RLG: So, you have the film on stage, and a live audience as well. Where are you during this process?
YJ: I am sitting amongst the audience. I am the person directing the performance from the seats. I have a megaphone and I start by saying “we’re gonna shoot” and then I ask the cameramen and they will answer, and then I go “ready and shoot,” and then the camera is rolling and the whole thing starts. When everything is finished I say “cut,” and then the act is finished.
RLG: Is there a script as such, or a storyboard?
YJ: We have a script and loose directions. When I announce the start of the shoot, the theater lighting technician will use spot lighting to locate me amongst the audience. When I ask the cameramen to start, the spotlight moves onto the cameramen. So the audience is aware that the person making the film is sitting in the audience with them.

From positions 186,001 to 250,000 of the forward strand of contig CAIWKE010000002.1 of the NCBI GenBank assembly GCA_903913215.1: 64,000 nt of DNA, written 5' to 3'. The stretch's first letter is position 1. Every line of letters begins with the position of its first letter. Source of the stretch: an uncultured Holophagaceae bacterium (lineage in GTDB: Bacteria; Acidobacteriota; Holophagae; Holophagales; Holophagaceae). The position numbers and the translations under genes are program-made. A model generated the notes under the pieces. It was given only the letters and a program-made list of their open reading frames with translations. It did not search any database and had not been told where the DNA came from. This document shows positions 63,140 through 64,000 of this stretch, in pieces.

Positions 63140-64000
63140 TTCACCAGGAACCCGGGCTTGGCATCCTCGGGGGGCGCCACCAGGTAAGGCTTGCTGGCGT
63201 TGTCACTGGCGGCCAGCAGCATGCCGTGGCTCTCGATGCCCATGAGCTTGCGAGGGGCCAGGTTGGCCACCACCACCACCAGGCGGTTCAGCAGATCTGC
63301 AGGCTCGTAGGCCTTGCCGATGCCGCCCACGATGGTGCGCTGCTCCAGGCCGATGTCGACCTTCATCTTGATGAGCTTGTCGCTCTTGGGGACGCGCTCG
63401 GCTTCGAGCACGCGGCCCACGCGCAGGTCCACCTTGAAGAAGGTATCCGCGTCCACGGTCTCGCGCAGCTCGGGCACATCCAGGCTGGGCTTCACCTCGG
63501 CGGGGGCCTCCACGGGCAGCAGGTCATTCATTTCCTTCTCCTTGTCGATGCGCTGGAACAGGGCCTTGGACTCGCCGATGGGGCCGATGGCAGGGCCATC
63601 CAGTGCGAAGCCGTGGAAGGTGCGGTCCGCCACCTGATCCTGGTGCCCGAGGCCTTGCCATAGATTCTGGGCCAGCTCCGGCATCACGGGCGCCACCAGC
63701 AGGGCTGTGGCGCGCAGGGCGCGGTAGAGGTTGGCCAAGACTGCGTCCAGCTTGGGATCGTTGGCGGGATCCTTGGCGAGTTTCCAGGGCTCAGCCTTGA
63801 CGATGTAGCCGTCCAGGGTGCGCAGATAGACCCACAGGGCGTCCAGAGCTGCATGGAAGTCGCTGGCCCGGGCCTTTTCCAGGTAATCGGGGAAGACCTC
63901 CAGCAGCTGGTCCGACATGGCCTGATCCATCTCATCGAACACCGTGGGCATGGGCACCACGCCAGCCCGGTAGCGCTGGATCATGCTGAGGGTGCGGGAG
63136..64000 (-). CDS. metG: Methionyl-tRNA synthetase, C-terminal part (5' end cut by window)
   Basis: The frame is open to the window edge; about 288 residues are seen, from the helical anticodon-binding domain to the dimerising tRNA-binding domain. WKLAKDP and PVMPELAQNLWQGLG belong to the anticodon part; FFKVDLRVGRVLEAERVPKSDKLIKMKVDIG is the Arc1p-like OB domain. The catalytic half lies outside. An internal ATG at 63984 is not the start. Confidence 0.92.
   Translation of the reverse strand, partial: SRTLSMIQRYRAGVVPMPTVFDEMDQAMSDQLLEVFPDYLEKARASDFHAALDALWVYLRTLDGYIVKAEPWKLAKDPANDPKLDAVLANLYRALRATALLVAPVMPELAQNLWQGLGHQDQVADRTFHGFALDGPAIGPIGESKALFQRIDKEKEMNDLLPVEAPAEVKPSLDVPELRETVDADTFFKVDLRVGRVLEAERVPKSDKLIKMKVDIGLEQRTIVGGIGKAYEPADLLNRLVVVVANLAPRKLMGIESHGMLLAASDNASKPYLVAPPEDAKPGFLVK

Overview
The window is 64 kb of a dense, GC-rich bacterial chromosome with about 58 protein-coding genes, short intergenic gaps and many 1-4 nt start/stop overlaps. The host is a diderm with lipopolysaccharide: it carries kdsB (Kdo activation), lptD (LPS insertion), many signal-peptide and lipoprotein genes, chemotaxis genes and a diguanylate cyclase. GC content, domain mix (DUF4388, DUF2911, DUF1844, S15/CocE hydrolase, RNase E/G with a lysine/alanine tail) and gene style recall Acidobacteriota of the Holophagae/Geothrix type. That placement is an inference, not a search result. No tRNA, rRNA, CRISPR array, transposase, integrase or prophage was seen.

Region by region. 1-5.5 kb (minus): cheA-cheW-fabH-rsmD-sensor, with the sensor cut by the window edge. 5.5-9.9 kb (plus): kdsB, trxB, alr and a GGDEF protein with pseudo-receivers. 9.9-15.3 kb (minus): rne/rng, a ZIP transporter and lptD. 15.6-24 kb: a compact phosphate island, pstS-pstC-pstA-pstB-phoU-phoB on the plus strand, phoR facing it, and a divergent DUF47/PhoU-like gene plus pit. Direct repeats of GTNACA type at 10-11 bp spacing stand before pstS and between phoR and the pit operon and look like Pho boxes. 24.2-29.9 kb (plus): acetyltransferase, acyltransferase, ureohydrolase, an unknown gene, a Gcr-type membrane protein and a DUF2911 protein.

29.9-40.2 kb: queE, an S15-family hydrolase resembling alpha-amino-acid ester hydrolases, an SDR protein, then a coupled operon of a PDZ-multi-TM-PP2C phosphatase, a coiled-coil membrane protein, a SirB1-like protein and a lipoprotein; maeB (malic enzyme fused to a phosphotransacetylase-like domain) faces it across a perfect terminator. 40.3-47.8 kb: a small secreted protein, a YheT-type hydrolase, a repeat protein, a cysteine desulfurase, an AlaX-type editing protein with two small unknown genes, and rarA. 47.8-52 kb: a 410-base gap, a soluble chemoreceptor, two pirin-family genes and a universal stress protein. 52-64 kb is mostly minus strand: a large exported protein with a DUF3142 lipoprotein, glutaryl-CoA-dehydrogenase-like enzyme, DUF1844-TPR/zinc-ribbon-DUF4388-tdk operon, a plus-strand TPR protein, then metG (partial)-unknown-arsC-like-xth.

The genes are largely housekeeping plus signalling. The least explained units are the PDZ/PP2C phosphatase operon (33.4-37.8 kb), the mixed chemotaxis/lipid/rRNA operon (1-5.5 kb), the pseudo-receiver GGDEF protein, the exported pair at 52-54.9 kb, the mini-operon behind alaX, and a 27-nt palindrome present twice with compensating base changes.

RLG: Will you make a film of the performance as well?
YJ: There are two cameras in the theater. One is on the front wall of the audience pit that will project it onto the screen simultaneously, so people will watch the film on the screen at the same time as it happens in the theater. Then the second camera is recording from the back of the audience and will catch the reaction of the audience and the performance on stage. The first camera has a very restricted area of the theater that it can shoot, whereas the second camera gets all of the theater and the audience.
RLG: The preview images are incredibly rich and beautiful. How were they made on a live set? They are very different from your other work…